A few promotional posters for No Code included “All Night” and “Black, Red, Yellow” in additional to tracks that would ultimately end up on that record. But while the latter was issued as the b-side to “Hail, Hail”, “All Night” wouldn’t be heard for seven more years, as the opening song on the rarities compilation Lost Dogs. For shame! I can, and have, played Monday morning QB with lots of Pearl Jam tracks, but the slighting of “All Night” for the better part of a decade is something I probably cannot be consoled about.
I remember seeing that poster and wondering about the song, whose titled suggested the soulful Temple of the Dog track “All Night Thing”. I imagined Pearl Jam’s song would be a quieter track, perhaps even romantic (more on that later). But I never thought that although it was scrapped from No Code, presumably in the 11th hour, that it wouldn’t surface even once: not as a b-side, soundtrack cut, or even soundchecked. The usual arguments could probably be made that it just didn’t feel right with the rest of the album, but No Code was an unusually eclectic set. Perhaps it vied with “Sometimes” for album opener, and there just wasn’t a better place to sequence the song once it lost that battle. Whatever the reasons, at least “All Night” has finally emerged.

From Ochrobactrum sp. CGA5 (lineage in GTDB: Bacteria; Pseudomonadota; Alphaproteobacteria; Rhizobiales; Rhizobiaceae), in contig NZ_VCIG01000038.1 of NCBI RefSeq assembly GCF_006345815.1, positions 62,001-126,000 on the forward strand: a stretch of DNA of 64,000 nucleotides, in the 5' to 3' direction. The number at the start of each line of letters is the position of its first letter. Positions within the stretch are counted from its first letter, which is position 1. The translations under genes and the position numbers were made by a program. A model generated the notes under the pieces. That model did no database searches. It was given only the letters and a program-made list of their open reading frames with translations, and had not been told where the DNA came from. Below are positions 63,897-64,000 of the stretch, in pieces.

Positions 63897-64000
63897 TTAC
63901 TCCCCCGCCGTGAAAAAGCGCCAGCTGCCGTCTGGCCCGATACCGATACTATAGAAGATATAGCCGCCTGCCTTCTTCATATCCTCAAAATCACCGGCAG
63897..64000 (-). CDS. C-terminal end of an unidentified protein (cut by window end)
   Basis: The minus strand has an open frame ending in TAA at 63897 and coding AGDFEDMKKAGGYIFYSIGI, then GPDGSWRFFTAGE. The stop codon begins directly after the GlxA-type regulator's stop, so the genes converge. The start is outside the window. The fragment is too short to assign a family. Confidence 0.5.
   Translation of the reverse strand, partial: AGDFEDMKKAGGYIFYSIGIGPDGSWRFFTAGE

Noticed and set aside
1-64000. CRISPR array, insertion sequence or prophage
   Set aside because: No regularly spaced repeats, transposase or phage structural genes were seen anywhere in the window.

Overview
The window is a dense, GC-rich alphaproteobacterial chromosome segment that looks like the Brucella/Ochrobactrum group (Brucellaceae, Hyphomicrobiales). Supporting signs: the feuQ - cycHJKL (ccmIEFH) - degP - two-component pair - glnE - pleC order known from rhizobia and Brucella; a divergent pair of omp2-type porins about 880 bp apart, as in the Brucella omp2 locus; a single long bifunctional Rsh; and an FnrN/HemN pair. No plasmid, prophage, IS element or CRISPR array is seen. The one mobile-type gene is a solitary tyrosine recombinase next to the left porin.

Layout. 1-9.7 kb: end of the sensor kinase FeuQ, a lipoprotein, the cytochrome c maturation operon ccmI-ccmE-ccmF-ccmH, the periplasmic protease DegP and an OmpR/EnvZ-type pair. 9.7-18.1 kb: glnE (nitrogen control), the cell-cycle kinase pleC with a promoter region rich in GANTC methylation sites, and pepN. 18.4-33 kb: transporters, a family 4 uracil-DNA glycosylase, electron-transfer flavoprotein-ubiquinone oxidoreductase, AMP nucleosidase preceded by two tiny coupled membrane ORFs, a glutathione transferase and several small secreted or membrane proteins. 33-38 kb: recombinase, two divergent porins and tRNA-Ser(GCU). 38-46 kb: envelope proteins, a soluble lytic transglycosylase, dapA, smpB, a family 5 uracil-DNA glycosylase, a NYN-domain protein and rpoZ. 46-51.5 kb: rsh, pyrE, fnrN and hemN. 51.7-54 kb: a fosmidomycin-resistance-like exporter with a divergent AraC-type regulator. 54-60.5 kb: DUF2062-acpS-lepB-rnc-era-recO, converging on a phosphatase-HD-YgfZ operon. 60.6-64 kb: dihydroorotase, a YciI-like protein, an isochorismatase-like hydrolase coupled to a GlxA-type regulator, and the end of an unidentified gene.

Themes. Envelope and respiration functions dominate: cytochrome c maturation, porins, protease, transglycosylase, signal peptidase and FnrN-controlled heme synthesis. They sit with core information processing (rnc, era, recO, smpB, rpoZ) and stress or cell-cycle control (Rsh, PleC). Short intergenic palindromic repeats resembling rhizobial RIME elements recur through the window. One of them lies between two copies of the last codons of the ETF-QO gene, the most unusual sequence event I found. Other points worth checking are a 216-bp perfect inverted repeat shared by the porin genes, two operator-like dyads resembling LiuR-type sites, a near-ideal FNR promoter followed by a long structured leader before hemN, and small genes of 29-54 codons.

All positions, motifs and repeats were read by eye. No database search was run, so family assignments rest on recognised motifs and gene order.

Recorded during a severely hot (and deadly) stretch of Chicago summer days, “All Night” is similarly dense, humid, blistering. Though not one of Vedder’s more striking lyrical compositions, it’s one of his earliest and most successful experiments with vocal layering. Harmonies shift subtly over static chords, while the band creates an enormous amount of tension in what could be an electrifying set opener should Pearl Jam ever decide to dust it off. In direct contrast to “Help Help”, which I just chronicled, “All Night” is all about momentum, a head full of steam. “Why be satisfied / We’ve got all night!” Indeed! How could the band have been satisfied sitting on this for so long?